Get 40% Off
to Daily Price Action.
Ends May 31st!
Not all pin bars are created equal. One of the most challenging aspects of learning to trade price action is developing a set of criteria by which pin bar setups can be evaluated.
We all know pin bars aren’t hard to come by. In fact, I can pretty much guarantee that I can spot at least two pin bars at any given time on any currency pair. What isn’t so common is a quality pin bar setup that’s worth the risk.
So how do we determine the quality of a pin bar?
I’ve previously written about the pin bar trading strategy as well as price action confluence. So for this lesson we’re going to focus solely on where and how the pin bar forms in relation to a key level.
In order to focus solely on the pin bar formation, we’re going to assume a few things are always true for this lesson.
Now that that’s covered, let’s dig in!
Before we get into the ideal placement of a pin bar, we first need to understand what makes a pin bar so effective in the first place. To accomplish this, we need to go back to the basics and talk about supply and demand and how it relates to the Forex market.
Supply is simply the amount available at a certain price, whereas demand is the amount wanted at a certain price. As price increases so too does the supply as traders are more willing to sell their positions. On the flip side, as price decreases demand increases as traders are willing to buy more at lower prices.
Get Instant Access to the Same "New York Close" Forex Charts Used by Justin Bennett!
I’ve included the well-known supply and demand curves below to illustrate this relationship.
Notice how in the supply curve below, the number of units for sale increases as price increases. To put this in trading terms – the higher the price, the more willing traders are to sell their positions.
The demand curve, on the other hand, is the exact opposite. As price increases the number of units desired decreases. This is because traders are less willing to buy in a more expensive market.
So why is this important when it comes to the quality of a pin bar? To fully appreciate the importance we need to realize that a pin bar is only as good as the level at which it forms.
Supply and demand are important concepts because they essentially define the support and resistance levels we see on our charts. It’s literally the lifeblood of Forex price action trading. And without these key levels, pin bars wouldn’t be the effective price action trading strategy that they are.
Let’s look at a recent NZDUSD weekly chart as an example.
Notice how the market stays within this channel (for the most part). As price approaches the lower level, traders step in and begin demanding more which pushes the market higher. Conversely, as price approaches the upper level, traders begin to sell off their position, increasing the market supply which pushes the market lower.
We can use these levels to form ideas of where the market might turn. It’s then up to a price action pin bar to confirm the validity of the level. In fact, I see a few pin bars on the weekly chart above which confirmed that the supply:demand curve was likely to shift.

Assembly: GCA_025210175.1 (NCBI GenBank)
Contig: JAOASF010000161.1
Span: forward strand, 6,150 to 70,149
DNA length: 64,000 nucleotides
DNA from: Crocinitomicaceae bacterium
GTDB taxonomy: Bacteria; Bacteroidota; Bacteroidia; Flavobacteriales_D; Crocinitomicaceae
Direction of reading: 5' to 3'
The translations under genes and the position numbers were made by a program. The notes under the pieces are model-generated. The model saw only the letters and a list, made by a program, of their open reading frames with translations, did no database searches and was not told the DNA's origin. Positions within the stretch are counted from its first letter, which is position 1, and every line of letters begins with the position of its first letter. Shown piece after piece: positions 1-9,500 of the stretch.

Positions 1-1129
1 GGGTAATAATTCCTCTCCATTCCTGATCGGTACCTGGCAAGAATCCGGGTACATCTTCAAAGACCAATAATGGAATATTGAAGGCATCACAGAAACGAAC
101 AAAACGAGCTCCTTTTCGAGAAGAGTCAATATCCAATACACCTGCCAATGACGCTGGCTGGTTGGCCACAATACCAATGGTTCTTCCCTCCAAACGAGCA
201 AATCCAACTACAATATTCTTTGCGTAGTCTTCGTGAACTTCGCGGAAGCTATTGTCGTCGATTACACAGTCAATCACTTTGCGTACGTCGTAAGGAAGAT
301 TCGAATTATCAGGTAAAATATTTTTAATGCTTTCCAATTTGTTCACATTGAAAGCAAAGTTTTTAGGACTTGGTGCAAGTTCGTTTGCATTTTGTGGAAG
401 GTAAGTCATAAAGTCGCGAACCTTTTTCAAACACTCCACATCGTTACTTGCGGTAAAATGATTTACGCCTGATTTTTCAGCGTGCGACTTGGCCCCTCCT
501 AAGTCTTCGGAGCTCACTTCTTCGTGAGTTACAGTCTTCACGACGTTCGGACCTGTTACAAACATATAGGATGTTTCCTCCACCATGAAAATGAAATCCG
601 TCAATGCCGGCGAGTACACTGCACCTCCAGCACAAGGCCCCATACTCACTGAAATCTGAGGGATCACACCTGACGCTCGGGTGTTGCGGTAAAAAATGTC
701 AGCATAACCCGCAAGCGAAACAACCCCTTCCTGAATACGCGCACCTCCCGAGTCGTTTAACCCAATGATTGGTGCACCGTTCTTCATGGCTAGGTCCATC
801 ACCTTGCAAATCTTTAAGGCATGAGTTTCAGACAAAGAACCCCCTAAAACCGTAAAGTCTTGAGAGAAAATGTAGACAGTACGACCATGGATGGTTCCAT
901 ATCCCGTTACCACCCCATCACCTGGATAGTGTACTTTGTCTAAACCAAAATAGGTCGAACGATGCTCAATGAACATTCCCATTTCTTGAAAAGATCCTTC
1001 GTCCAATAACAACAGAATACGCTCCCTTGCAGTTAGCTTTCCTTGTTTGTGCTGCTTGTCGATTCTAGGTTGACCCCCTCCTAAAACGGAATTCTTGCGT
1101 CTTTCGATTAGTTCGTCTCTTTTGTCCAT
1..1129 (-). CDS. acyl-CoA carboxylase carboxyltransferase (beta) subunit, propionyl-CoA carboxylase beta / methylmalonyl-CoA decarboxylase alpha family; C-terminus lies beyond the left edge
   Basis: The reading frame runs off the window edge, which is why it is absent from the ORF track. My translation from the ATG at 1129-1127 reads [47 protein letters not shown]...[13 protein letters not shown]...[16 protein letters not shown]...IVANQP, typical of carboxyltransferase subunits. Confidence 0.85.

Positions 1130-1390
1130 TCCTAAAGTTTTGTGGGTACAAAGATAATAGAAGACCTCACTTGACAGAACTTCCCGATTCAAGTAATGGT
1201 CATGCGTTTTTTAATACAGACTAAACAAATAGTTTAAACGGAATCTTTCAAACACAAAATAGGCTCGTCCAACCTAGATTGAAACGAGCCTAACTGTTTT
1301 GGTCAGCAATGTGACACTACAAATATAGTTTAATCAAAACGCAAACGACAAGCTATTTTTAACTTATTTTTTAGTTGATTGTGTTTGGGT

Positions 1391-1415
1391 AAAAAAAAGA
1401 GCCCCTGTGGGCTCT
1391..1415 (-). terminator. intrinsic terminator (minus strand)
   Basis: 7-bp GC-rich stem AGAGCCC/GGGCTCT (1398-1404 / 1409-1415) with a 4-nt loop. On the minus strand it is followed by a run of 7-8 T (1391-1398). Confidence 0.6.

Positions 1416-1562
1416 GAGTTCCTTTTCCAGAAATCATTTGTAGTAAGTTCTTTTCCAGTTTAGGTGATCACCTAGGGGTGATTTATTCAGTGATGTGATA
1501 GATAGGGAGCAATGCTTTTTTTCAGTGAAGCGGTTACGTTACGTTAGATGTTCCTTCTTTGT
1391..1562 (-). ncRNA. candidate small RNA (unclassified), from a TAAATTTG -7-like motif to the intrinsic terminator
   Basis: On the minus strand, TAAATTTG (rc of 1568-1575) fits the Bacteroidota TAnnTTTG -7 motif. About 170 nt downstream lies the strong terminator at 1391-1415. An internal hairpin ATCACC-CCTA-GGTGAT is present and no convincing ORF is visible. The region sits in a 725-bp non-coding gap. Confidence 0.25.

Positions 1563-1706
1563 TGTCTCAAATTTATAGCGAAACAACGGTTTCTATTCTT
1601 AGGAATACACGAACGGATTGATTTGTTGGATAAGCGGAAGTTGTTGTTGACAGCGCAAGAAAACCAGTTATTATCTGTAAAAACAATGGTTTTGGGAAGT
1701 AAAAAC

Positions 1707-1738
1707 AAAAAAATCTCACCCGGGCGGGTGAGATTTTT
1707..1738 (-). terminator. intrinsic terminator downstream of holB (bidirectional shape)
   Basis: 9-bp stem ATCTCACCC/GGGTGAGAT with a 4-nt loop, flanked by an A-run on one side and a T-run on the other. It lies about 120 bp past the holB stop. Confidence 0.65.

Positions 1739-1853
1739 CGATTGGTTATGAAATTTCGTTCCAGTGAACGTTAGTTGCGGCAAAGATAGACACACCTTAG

Now that we’ve combined the concepts of supply and demand and also touched on the subject of using the pin bar as confirmation, let’s discuss the importance of a pin bar’s proximity to a level.
Just as a Structural Engineer uses stress testing equipment to determine the strength of a bridge, we use pin bars to test the strength of a key level. This is when the placement of a pin bar relative to a key level is important.
There are two main types of pin bars when it comes to testing a key level.
I find that a lot of traders believe an immediate bounce from a level to be ideal. However, in my experience, the best pin bars to trade are the ones where the tail of the pin bar protrudes through a key level. This isn’t to say an immediate bounce is bad, but it does create a few challenges that I’ll elaborate on in a moment.
Before we go too far, let’s take a look at both examples. The first example shows a pin bar that bounced immediately from a key level. The other shows a pin bar where the tail is protruding through the level.
The bullish pin bar to the right is well-formed and occurred at a key level. However, the market hasn’t tested the entire area. The fact that the market has reacted sharply to this level shows that demand is strong above the level, but what about below it?
This is important because remember that even though we often call these levels, they are in fact areas or zones. What if in this example the real support level was 20 pips lower? Now we have a bullish pin bar that looks great, but it isn’t actually testing a key level.
Similar to the example above, the bullish pin bar to the right is well-formed only, this time, it has fully tested the entire support area. With the tail of the pin bar protruding through the level, we can easily see that demand is strong throughout this area.
This type of pin bar tells us that there’s significant demand above and below the level. Traders are showing their approval of current prices by keeping the market above the key support level.